#6 Mental Toughness

This one is great for new students, whether adults or kids. Now, adults find out quickly that they are more capable than they imagined. Kids will take a bit longer at times. While in this state of self doubt, a strength of spirit is needed to get through the trials that life throws at us.

Through board breaking, kids put themselves in positions outside of their comfort zone. If given a big enough board and hard enough technique to use, adults can feel the same thing. Then they have to push through.

The benefits of this in life, not just in self defense, are obvious. Pushing to finish a higher degree, even though you have ‘senioritis’. That takes mental fortitude. Pushing to start that side or main business you have always talked about takes even more of that elusive toughness.

I am not saying board breaking prepares you to start a fortune 500 company. I am saying that for those in the beginning stages of the martial arts and especially children can use the toughness that breaking a piece of wood with your bare hands or feet brings.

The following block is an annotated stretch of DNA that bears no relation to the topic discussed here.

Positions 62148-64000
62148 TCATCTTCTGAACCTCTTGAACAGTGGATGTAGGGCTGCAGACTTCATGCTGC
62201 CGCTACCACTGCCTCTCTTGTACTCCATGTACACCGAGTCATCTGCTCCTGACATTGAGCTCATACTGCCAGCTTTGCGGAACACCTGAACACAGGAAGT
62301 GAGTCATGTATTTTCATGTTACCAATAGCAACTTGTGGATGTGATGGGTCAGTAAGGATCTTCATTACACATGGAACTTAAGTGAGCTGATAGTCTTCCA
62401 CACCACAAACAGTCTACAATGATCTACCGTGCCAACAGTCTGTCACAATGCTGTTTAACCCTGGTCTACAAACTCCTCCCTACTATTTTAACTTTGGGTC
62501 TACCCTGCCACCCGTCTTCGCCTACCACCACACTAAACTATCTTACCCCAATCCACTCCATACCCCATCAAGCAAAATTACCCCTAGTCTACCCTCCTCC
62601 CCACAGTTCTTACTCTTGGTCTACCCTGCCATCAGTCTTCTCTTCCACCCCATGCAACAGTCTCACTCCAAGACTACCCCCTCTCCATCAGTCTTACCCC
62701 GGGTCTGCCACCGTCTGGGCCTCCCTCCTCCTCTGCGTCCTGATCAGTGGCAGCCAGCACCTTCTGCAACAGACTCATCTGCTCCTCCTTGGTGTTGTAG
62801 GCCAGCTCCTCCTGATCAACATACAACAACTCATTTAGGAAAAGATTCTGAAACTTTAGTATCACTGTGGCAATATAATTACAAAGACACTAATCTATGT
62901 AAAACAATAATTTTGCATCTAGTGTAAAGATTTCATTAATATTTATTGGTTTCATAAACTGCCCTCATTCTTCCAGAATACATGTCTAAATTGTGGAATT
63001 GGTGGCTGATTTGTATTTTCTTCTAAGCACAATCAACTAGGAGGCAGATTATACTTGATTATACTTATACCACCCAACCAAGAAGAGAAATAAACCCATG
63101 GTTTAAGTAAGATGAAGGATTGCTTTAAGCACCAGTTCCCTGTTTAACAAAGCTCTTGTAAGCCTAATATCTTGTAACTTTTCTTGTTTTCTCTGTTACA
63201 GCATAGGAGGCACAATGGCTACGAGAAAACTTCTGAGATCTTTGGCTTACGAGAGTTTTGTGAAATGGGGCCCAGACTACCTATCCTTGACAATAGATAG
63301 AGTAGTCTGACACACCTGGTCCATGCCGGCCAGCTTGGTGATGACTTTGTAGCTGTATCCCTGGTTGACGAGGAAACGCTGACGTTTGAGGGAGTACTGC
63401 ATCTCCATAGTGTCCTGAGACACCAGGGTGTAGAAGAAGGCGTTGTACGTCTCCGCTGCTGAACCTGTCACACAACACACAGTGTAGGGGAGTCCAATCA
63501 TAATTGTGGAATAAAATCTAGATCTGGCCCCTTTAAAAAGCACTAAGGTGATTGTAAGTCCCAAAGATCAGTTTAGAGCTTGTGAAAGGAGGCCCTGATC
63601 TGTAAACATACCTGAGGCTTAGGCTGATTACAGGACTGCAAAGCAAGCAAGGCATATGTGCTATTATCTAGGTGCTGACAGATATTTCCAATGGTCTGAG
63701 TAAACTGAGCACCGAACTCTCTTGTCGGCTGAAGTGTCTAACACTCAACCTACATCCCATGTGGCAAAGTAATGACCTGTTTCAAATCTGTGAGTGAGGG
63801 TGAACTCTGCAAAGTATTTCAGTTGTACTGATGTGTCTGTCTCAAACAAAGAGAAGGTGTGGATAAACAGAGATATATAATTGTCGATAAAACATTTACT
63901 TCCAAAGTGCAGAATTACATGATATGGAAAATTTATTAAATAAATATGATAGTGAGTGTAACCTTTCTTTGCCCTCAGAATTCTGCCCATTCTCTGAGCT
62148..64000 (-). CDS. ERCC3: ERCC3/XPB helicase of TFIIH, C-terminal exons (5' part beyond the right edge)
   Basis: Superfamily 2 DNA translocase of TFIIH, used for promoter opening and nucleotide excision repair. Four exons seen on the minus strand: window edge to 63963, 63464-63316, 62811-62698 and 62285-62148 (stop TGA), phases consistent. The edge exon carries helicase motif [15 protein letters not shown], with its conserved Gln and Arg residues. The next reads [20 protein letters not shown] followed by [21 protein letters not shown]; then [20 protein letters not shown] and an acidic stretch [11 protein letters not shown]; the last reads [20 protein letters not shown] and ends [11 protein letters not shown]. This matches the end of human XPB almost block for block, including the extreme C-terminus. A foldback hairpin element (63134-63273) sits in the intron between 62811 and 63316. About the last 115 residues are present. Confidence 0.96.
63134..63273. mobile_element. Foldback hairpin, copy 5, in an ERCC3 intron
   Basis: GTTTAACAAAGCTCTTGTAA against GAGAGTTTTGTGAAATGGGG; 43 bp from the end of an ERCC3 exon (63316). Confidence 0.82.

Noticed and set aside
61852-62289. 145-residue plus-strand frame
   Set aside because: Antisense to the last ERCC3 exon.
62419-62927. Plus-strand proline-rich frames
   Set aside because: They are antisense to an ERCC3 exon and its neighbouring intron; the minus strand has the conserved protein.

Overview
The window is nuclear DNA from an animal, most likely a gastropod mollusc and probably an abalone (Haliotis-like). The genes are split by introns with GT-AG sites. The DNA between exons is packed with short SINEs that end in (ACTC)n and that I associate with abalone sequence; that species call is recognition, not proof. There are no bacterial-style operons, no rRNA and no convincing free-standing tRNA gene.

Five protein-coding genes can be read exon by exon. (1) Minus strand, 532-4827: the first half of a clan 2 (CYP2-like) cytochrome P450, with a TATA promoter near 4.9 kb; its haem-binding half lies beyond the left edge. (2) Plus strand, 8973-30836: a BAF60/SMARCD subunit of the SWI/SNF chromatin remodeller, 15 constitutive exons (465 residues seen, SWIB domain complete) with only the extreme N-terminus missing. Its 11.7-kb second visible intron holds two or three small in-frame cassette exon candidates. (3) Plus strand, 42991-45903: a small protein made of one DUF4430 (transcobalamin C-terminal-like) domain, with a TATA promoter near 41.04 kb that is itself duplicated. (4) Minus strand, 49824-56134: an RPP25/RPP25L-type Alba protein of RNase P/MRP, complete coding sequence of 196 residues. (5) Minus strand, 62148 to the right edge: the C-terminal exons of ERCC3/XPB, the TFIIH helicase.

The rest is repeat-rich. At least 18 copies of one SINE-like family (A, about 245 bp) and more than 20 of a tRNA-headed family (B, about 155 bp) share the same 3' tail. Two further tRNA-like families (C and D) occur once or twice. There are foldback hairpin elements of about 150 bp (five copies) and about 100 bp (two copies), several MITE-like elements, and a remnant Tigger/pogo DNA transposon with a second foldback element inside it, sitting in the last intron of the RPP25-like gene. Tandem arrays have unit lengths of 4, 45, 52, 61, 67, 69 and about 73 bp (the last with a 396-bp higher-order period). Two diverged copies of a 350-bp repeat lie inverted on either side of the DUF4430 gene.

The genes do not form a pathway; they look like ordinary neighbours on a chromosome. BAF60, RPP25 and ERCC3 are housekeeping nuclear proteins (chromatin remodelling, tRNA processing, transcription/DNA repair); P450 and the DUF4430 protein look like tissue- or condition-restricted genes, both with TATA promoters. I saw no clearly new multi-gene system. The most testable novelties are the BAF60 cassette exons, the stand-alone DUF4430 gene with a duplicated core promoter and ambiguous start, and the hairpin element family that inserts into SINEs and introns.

This can give them the push needed for them to develop a life of strong will and determination. That is a rare commodity in today’s world. It sometimes takes these ancient, bare footed, strange practices to bring it out in us. Yeah, and there is screaming involved. Just weired.

I have heard kids say, “I can do it like I broke that board last time.” A little spark is all that is needed to start a flame. For some this simple teachable moment can do just that.

#7 Increased Bone Density

Though some consider bone density increase claims of martial arts impact conditioning to be controversial, the science behind it if addressed leaves little doubt that this is the case. Through board breaking and other deliberate impact conditioning methods, bone density measurably increases.